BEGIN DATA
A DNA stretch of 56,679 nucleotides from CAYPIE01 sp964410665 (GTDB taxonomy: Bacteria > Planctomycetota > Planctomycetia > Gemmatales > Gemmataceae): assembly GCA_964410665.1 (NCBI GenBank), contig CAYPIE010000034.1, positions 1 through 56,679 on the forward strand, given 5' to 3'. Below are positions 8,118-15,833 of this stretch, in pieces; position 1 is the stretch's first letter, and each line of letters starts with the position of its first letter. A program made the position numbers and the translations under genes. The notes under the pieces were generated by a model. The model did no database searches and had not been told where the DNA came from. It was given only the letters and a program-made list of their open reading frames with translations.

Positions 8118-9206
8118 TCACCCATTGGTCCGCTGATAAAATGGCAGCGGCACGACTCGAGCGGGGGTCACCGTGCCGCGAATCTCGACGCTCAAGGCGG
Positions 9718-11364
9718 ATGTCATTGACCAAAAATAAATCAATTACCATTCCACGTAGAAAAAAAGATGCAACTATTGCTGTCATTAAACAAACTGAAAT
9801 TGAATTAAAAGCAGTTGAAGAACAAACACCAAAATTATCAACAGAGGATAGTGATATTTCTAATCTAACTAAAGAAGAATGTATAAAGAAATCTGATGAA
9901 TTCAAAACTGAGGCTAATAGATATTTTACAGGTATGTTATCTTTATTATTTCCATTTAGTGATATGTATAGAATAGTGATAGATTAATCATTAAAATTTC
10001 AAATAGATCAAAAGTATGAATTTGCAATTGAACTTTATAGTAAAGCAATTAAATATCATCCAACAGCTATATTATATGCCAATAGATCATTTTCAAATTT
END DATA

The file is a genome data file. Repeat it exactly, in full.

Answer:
A DNA stretch of 56,679 nucleotides from CAYPIE01 sp964410665 (GTDB taxonomy: Bacteria > Planctomycetota > Planctomycetia > Gemmatales > Gemmataceae): assembly GCA_964410665.1 (NCBI GenBank), contig CAYPIE010000034.1, positions 1 through 56,679 on the forward strand, given 5' to 3'. Below are positions 8,118-15,833 of this stretch, in pieces; position 1 is the stretch's first letter, and each line of letters starts with the position of its first letter. A program made the position numbers and the translations under genes. The notes under the pieces were generated by a model. The model did no database searches and had not been told where the DNA came from. It was given only the letters and a program-made list of their open reading frames with translations.

Positions 8118-9206
8118 TCACCCATTGGTCCGCTGATAAAATGGCAGCGGCACGACTCGAGCGGGGGTCACCGTGCCGCGAATCTCGACGCTCAAGGCGG
Positions 9718-11364
9718 ATGTCATTGACCAAAAATAAATCAATTACCATTCCACGTAGAAAAAAAGATGCAACTATTGCTGTCATTAAACAAACTGAAAT
9801 TGAATTAAAAGCAGTTGAAGAACAAACACCAAAATTATCAACAGAGGATAGTGATATTTCTAATCTAACTAAAGAAGAATGTATAAAGAAATCTGATGAA
9901 TTCAAAACTGAGGCTAATAGATATTTTACAGGTATGTTATCTTTATTATTTCCATTTAGTGATATGTATAGAATAGTGATAGATTAATCATTAAAATTTC
10001 AAATAGATCAAAAGTATGAATTTGCAATTGAACTTTATAGTAAAGCAATTAAATATCATCCAACAGCTATATTATATGCCAATAGATCATTTTCAAATTT